My Confession, poetry by Tim Keller, New Mexico

Chamisa Press, 2007, 76 pages, Softcover.
$15 includes shipping.




My Confession

This slim book of poetry is steeped in the rural life of New Mexico. With lines like "The wind is boss around here..." and "The moon, full of itself/plays with being yellow/as if it were a color wheel..." people living away from town will know instantly the images the author chooses.

Many of the poems are wistful reflections on past loves, past objects and things just gone.

Having worked as a ranch laborer, retail clerk, delivery driver and cook, Keller now teaches school in Raton. Once he took time off to tour nationally as a singer/songwriter. Indeed, much of his poetry has a cadence that helps underline his feelings and thoughts.

Throughout "My Confession" are insights such as "The words you keep to yourself/are the ones that could free us..." and Keller's thoughts make us look a little closer at ourselves.

--Cindy Bellinger, Enchantment Magazine

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Below are a few of Tim's favorites from
My Confession

Once White

but once the snow came
everything else was
swept aside. There

would be days of
wood-fired respite,
the blank white slate.

Long sleep in temporary
death, the hiding away
inside the storm,

nothing to be done.
By the time they
re-opened the roads,

the earth had
rotated on its axis
and they never did

find me —
here, where everything
was once white.




Blizzard in Des Moines, New Mexico, December 2007

All poems are by Tim Keller, ©2007 Chamisa Press
Photographs by Tim Keller, ©2009




My Confession, poems by Tim Keller, New Mexico


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Since the Last

Think of snow as forgiveness,
blanketing us yet again
in original white, wiping
clean a corner of world.

What have we done, all
these lengthening blue days
since the last absolution?
Blue ruin, clean slate:

everything is new and
nothing changes. Yes,
to improved destruction;
drive to church Sunday.

I wake to white blizzard
at first sign of dawn:
if there is change,
it is here, in me.

Just outside,
the storm
is scouring
the streets.


Tom gave me this telescope: distance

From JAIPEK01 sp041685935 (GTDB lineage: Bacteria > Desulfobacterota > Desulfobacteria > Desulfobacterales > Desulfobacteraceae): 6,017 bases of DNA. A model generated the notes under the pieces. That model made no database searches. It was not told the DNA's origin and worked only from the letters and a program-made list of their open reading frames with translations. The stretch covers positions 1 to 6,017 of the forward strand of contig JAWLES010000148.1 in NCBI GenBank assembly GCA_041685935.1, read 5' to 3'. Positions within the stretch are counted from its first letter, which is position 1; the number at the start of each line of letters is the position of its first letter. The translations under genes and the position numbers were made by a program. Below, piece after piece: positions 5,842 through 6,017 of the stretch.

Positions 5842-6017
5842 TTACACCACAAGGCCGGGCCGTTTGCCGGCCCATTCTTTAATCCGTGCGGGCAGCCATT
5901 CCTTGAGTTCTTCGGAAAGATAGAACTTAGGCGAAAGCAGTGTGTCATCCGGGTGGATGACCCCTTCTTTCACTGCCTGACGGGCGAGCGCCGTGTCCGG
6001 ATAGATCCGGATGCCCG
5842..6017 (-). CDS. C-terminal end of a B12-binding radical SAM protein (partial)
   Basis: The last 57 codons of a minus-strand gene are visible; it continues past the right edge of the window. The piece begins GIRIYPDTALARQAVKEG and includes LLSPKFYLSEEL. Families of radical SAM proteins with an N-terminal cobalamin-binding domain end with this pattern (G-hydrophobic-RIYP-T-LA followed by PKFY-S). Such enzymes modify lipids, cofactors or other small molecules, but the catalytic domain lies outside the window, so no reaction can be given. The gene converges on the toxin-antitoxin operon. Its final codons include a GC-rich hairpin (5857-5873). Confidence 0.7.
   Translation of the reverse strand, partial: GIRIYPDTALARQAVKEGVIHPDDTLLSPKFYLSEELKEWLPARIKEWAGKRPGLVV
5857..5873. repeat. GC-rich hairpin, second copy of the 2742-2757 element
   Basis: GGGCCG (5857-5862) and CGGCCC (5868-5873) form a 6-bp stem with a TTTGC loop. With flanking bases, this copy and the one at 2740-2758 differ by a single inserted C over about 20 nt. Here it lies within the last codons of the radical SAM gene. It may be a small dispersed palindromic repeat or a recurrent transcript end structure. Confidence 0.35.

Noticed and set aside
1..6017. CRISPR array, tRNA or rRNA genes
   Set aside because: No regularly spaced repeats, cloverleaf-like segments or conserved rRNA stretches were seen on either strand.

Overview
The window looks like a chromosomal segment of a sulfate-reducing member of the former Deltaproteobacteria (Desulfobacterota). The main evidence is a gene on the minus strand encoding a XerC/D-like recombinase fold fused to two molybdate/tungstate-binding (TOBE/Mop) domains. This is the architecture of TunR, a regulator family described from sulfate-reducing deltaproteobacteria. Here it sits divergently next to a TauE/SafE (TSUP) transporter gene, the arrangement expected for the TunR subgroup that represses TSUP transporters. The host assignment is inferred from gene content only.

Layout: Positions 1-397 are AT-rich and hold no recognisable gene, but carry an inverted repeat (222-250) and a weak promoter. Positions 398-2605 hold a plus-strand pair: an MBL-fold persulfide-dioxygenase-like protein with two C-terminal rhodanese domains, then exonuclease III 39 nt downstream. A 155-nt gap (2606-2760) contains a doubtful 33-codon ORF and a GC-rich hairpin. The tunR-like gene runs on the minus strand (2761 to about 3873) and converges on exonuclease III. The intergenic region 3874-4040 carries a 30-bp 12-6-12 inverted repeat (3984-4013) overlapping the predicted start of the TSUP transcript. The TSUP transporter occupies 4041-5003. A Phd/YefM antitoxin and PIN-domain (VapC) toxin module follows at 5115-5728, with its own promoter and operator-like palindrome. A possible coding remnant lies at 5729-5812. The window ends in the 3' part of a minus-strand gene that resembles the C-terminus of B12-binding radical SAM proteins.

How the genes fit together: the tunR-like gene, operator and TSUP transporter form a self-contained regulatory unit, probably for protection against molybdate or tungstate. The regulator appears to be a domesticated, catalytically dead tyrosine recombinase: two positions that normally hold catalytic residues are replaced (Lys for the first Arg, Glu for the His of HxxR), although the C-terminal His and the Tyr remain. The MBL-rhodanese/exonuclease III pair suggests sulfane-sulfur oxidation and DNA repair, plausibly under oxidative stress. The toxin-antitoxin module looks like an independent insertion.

is time: reaching the end of
this sentence,

the universe has just grown
100 trillion cubic light-years.
This is a strain

like an over-challenging dose
of college LSD: freaking godzillions
of miles from here.

A dove coos from the wood, bringing
me back: the rustling branch,
the steam in breath,

the infinite space between
dusk and dawn. A lone coyote
yips, far, far away.



 Sierra Grande dawn from Capulin Volcano, photo by Tim Keller 









black dog border collie on plains


Dangling by a thread
in a roomful of
strangers, invisibility
cloak uncomfortable
around shoulders
and arms, moving
in falsely decisive
steps toward the
next empty space.

Outside ill-shapen
circles of shoulders,
shreds of banter,
banter, banter, spill
into each other like
a low drum rolling
irregularly in some
faraway jungle; I
am in Africa.

There might have
been classes in
this. A clinking
of glasses. Step in,
a circle opens, the
banter parts, a
small opening of
silence and I am
swallowed whole,

a member of a
group, good people
of passing assemblage
versed in the art
of banter. Light
spills just outside
the nearest window:
a black dog, eyeing
us, walks away.


The Night Air Carries Its Weight

If it would sit still for a scale
this night air would weigh heavy,
thick and dense as it is
as though the sunlight
dries and thins it but
at dusk it recollects
gathering together
in darkness.

The air is heavier at night,
stout and low and able
to carry sounds from
far away. This is
why the coyotes
so love to howl
in the night:
they love to
hear the
in their


Capulin Volcano moonrise, "Rhapsody in Blue" photograph by Tim Keller


headlights on centerline, "Eastern Star" photo by Tim Keller

Bar Ditch

It becomes a habit,
home away from,
smoke and liquor,
familiar faces
that don’t
really care
what an
you are

so nights
your car is
the rural
while the
pool game
and volume
heat up,

and I think,
so you won’t
have to,
of the snap
curve there
by the dump
which you
know so well
you won’t even
see it coming.


He goes with the herd
following the narrow
path they’ve always
trod from watering
hole to watering hole

shielding himself
with thick hide
and dense horn
where brains
might have been

but that would
have been the
other path and
he long ago
missed that turn.

 Tim Keller, New Mexico writer at work
harp strings, abstract photograph by Tim Keller, "Planxty"

For my mother.

Because the present
is always receding,
your mind withdraws
like someone lost
in a hopeless game
of chess.

The flowers, there,
pretty, yes, I know
that song, of course
I do, I was a girl
then — I’m going to
lunch soon.

You know these
faces, these hearts
gathered around
you, and they
know you — who
are they again?

Living in two times:
the long vivid distant
past, and the present
that is always slipping
away, today just
out of grasp.

You blink and it’s
gone, but near,
and you’re
to catch

This Place You Feel Today

For my daughter, Darcy.

Let’s call this zero, this place you feel today.

Somewhere there’s a young tree growing,
with ice on its limbs this morning, sure,
but about to have another growth spurt.

I don’t know where this tree is but
you’re going to live there someday
and it will be there for you, and tall.

You will sit under this tree so often
that you will feel it your friend and
count it one of many miracles.

From the peace of that place,
where you are whole, you will look back
and be glad of the distances

between you and that place
we’ll call zero.


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